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Opv
06-11-2012, 10:56 AM
I have enjoyed XLD's sticky posts (parts 1-3) on the SUMPRODUCT function. This function has allowed me to streamline and shorten many of my complex formulas employed in my workbooks. I am interested in learning the OR and NOT conditions seem to be working so differently than the AND conditions. For example, I have a workbook which includes the following possible conditions in Column B:

"Teacher"
"NA"
"Unknown"
"" [blank]
1967
1968
1969
1970
1971
1972
1973
1974
1975
1976

Why does this formula:

=SUMPRODUCT(--(MyContacts!\$B\$1:\$B\$4000={1968,1969,1970,1971,1972,1973,1974,1975,"Unknown"}))

produce the correct count, while this formula:

=SUMPRODUCT(--(MyContacts!\$B\$1:\$B\$4000<>{"Teacher","","NA",1967,1976}))

results in a count that is grossly distorted? What is it about the <> that causes the second formula to respond differently than the = in the first formula? Do <> conditions have to be tested individually?

Paul_Hossler
06-11-2012, 12:01 PM
I have enjoyed XLD's sticky posts (parts 1-3) on the SUMPRODUCT function.

Me too.

The way I look at array formulas, is like a VBA For/Next loop: (rightly or wrongly)

=SUMPRODUCT(--(MyContacts!\$B\$1:\$B\$14={1968,1969,1970,1971,1972,1973,1974,1975,"Unknown" }))

For i = 1 to 14
If Bi = 1968 then Add 1
Next i
For i = 1 to 14
If Bi = 1969 then Add 1
Next i

etc.

When done, the anwser is 9 (correct)

Applying the same logic to the inverse case ...

=SUMPRODUCT(--(MyContacts!\$B\$1:\$B\$14<>{"Teacher","","NA",1967,1976}))

For i = 1 to 14
If Bi <> 1968 then Add 1
Next i

For i = 1 to 14
If Bi = "" then Add 1
Next i

etc.

When done, the answer is 65 (not correct)

Of the 14 values, 13 are not = each of the 5 conditions, so 5 x 13 = 65

At least that's the way I look at it

Maybe someone can come up with a clever formula so you won't need to test each case with a seperate SUMPRODUCT

Paul

Opv
06-11-2012, 01:18 PM
Me too.

The way I look at array formulas, is like a VBA For/Next loop: (rightly or wrongly)

...

At least that's the way I look at it

Maybe someone can come up with a clever formula so you won't need to test each case with a seperate SUMPRODUCT

Paul

Thanks. That makes sense after walking through your examples. That seems to be precisely what is happening. Hopefully there is away to avoid having to test each <> condition separately.

Paul_Hossler
06-11-2012, 05:05 PM
Any reason you couldn't use a User Defined Function written in VBA?

Paul

Opv
06-11-2012, 05:12 PM
Any reason you couldn't use a User Defined Function written in VBA?

Paul
Actually, no, and I may end up doing that. I've just been experimenting with Sumproduct since I learned I can group criteria {cri1, cri2, cri3} when adding or counting with the = operator. My main objective here is just to explore the capabilities of Sumproduct. My curiosity got the best of me when I ran into the roadblock with the <> operator. It amazes me just how flexible and expandable Sumproduct is.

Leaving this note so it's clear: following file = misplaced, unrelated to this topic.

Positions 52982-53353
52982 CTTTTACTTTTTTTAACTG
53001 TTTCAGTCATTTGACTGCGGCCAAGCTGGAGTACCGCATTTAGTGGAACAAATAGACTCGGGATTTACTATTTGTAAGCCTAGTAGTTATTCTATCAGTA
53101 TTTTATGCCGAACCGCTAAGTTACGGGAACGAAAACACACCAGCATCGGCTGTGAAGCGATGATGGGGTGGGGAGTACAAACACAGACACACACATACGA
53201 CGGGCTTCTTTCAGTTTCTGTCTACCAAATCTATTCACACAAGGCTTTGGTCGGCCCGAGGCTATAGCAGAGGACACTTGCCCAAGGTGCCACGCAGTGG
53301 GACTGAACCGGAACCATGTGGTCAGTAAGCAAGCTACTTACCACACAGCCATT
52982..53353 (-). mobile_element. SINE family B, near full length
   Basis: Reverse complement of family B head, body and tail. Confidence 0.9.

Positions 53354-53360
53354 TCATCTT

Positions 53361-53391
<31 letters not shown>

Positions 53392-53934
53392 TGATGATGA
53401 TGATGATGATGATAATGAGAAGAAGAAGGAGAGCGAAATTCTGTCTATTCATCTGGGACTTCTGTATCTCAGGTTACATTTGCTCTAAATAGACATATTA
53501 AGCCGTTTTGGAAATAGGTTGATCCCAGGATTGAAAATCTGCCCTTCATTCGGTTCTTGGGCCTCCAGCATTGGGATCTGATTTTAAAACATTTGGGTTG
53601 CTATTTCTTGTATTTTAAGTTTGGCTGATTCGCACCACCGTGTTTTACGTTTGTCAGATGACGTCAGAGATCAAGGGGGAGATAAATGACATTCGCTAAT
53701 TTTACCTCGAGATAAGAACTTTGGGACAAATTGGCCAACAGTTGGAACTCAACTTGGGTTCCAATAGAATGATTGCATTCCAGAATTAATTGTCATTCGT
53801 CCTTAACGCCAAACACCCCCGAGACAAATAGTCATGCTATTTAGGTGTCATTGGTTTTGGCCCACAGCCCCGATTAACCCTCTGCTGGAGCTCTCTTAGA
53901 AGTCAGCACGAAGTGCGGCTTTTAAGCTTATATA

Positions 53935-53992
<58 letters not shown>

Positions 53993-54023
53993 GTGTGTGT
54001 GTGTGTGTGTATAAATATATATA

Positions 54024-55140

Paul_Hossler
06-12-2012, 05:12 AM
It amazes me just how flexible and expandable Sumproduct is.

Yea, Bob's 3 stickies were an eye opener to some of the hidden power in Excel

Paul

Bob Phillips
06-13-2012, 02:50 AM
NOTs in SUMPRODUCT and other array formulas can be quite tricky.

Paul is right, the <> version that you are using is comparing each of the constant values against each of the cell values, so many are being counted multiple tim4es.

The = test you originally used was using a neat shorthand version, but the not equal version can still be handled by SUMPRODUCT, by using a more 'structured' approach, using MATCH.

So here, we would test whether any of the constant values are in the range using

MATCH(MyContacts!\$B\$1:\$B\$4000,{"Teacher","","NA",1967,1976},0)

This returns the position of the cell value in the constants array, or #N/A if not found. So we turn this to TRUE or FALSE by using ISNA against it

ISNA(MATCH(MyContacts!\$B\$1:\$B\$40,{"Teacher","","NA",1967,1976},0))

Unfortunately, the blank test does not work as you have it, so you need to add another test for that
--(MyContacts!\$B\$1:\$B\$40<>"")

In full, to get your count

=SUMPRODUCT(--(MyContacts!\$B\$1:\$B\$40<>""),--(ISNA(MATCH(MyContacts!\$B\$1:\$B\$40,{"Teacher","NA",1967,1976},0))))

Opv
06-13-2012, 09:04 AM
NOTs in SUMPRODUCT and other array formulas can be quite tricky.

Paul is right, the <> version that you are using is comparing each of the constant values against each of the cell values, so many are being counted multiple tim4es.
Thanks. I see that now.

In full, to get your count

=SUMPRODUCT(--(MyContacts!\$B\$1:\$B\$40<>""),--(ISNA(MATCH(MyContacts!\$B\$1:\$B\$40,{"Teacher","NA",1967,1976},0))))
Amazing stuff! Thanks.